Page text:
Using DNS to avoid malicious sites
by Chris Taylor
article "The Failure of Antivirus" (Ottawa PC
News, November, 2011), I talked about how there is
no such thing as a safe web site any more. As reported by
the security company Sophos, in 2011, they found 19,000
new malicious URLs per day. Eighty percent of
them were compromised, legitimate web sites.
There are frequent zero-day exploits for vulnerabilities
in common software. A zero-day exploit is one for which
no security patch yet exists.
The bad guys are reverse-engineering security patches to
develop and distribute malware that exploits
vulnerabilities before people get the security patches
installed that fix those vulnerabilities.
Time frames to react are getting shorter and shorter.
Signature file updates in antivirus software is simply
not a complete solution any more. New techniques are
needed to deal with all this bad stuff.
One technique that has been around for years and is now
baked into browsers or available as a plug-in, is to
verify the reputation of a web site before allowing your
browser to render that content of a web site. Here is an
example of how it all works.
Say you want to browse to www.CoolApps.net. The browser
or a plug-in will first check the reputation of the web
site through a trusted service. If it is not known to be
bad, the browser or plug-in will allow the browser to
load the page.
Let's say the reputation service gets word that the site
www.CoolApps.net has been compromised. They might find
out through a report from a user. Or perhaps they have
robots checking sites. As soon as they find out that a
given site now contains malicious content, they can make
a change in their reputation service so that the next
time someone who uses their reputation service tries to
go to the site, a code goes back to the browser to not
load the page. Usually it will cause a warning page to be
displayed indicating the site contains known malicious
content. The user can then decide to over-ride the
warning and go to the site anyway or they can heed the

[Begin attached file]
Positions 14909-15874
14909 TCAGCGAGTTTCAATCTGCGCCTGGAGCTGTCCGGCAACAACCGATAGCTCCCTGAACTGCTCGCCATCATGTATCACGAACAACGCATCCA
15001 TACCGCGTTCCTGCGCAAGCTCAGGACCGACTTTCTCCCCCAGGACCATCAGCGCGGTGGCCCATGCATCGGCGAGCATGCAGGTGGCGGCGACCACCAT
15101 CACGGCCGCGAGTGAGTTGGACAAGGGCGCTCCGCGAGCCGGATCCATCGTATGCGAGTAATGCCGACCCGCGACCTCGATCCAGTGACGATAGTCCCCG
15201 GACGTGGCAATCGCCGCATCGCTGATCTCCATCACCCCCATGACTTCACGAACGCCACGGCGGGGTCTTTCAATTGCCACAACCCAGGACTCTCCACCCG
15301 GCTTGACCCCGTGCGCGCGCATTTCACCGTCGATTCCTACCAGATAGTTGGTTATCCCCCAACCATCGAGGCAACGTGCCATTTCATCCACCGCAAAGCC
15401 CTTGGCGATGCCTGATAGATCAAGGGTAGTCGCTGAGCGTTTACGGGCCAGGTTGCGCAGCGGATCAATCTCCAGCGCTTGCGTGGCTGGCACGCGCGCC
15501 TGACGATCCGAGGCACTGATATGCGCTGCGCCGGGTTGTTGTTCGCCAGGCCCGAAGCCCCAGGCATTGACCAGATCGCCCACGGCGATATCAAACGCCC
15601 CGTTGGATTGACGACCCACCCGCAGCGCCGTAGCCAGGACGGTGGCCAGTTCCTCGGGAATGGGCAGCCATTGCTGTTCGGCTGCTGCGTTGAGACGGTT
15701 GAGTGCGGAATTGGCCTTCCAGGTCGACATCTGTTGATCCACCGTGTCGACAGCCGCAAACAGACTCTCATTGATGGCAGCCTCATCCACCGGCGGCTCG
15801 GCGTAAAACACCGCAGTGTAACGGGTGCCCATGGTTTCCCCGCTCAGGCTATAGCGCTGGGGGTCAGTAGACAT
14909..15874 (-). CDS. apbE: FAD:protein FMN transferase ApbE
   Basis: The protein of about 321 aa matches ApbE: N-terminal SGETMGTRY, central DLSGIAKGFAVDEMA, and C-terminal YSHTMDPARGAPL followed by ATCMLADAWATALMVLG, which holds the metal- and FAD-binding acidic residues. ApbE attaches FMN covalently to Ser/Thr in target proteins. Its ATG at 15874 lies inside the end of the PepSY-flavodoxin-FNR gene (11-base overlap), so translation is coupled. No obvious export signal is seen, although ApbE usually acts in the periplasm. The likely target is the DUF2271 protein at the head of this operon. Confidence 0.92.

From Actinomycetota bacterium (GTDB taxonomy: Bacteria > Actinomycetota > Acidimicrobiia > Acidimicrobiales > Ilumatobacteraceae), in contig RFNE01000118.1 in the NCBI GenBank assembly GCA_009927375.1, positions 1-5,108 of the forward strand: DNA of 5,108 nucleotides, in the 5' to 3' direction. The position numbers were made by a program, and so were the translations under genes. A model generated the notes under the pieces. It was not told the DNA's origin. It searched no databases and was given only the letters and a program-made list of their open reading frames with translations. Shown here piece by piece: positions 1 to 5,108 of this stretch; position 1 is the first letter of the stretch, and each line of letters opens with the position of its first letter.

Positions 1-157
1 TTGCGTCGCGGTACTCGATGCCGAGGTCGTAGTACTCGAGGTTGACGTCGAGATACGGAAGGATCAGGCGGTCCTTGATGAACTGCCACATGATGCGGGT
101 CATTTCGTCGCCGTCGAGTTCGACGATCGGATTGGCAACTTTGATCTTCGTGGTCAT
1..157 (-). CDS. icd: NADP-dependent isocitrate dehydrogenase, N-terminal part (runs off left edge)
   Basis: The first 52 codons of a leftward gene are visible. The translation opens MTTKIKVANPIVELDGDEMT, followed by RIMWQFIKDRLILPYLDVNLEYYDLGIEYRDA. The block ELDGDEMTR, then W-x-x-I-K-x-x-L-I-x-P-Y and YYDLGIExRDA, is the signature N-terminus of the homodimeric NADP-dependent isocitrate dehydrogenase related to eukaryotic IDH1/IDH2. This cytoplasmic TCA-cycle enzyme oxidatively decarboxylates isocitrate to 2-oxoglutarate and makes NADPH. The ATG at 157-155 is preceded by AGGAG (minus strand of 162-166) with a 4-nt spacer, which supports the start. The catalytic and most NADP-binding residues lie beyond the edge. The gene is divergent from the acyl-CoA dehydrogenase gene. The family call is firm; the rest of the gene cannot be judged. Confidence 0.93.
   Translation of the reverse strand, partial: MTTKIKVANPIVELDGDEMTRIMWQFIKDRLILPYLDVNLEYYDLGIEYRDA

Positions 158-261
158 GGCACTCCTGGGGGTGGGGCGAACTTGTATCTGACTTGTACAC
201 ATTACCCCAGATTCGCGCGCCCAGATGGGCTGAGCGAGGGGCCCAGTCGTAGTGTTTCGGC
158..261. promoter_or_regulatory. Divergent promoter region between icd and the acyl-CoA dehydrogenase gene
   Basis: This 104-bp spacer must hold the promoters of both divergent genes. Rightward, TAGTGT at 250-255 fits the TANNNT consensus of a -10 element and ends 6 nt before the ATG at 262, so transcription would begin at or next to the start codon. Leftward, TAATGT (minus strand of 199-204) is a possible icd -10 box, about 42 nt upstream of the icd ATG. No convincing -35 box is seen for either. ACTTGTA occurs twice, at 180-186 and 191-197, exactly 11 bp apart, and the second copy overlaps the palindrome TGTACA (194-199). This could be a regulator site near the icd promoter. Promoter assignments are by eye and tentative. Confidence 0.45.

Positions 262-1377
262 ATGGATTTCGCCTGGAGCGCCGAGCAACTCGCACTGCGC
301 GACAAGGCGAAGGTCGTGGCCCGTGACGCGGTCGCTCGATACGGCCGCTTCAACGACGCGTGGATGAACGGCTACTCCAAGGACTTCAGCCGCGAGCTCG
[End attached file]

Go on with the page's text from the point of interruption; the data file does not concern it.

warning and avoid going to the site.
There was one part in the chain of events above that I
Your browser has no idea about how to get to
www.CoolApps.net. It can only go to an IP address, such
as 188.8.131.52. How does your computer figure out the IP
address to go to? Enter DNS or the Domain Name System.
You type in www.CoolApps.net, your computer queries DNS
to find the IP address and then your browser connects to
the IP address.
What if you could combine DNS with a reputation service?
That's exactly what Symantec has done with Norton DNS
for Home. All you have to do is configure your DNS
settings to point to Norton DNS for Home rather
than the typical configuration where you point to the DNS
server operated by your Internet Service Provider.
Once configured, all DNS queries go through the Norton
DNS for Home server. If the site is not known to be
bad, everything operates as usual. If the site is known
to be bad, you get directed to a page that tells you why
you are being prevented from reaching the site.
More than just malware protection
One of the cool things about Norton DNS for Home
is that Symantec is actually running three DNS services.
The first one blocks sites for security issues
malware, phishing, scam sites and web proxies. The second
blocks based on security issues as well as pornography.
The third blocks for security, pornography and what
Symantec calls non-family-friendly sites that deal with
mature content, abortion, alcohol, crime, cults, drugs,
gambling, hate, sexual orientation, suicide, tobacco or
If you have a router that you use to connect multiple
computers to the Internet, Symantec recommends that you
configure the DNS settings in the router to use Norton
DNS for Home. If all computers connecting to the
Internet through your router are set up in the default
configuration, they will point to the router for DNS and
automatically use Norton DNS for Home.
Setting a router to use Norton DNS for Home
If you only want
certain computers to use Norton DNS for Home,
you can easily configure individual computers to use Norton
DNS for Home. Individual computer configuration is
also good when you want to use different levels of
protection for different computers. For example, you
might have your own computer use protection just for
security reasons. On the kids computer, you might
go for protection for security, pornography and
Setting DNS in Windows 7 to use Norton DNS for Home
Norton DNS for Home blocking access to a 'non-family-friendly' web site
DNS for Home is only for personal/home use,
Symantec also runs a service for businesses.
To see how to configure your computer to use Norton DNS
for Home, visit their site at https://dns.norton.com/dnsweb/dnsForHome.do
Originally published: May, 2012
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The opinions expressed in these reviews
do not necessarily represent the views of the
Ottawa PC Users' Group or its members.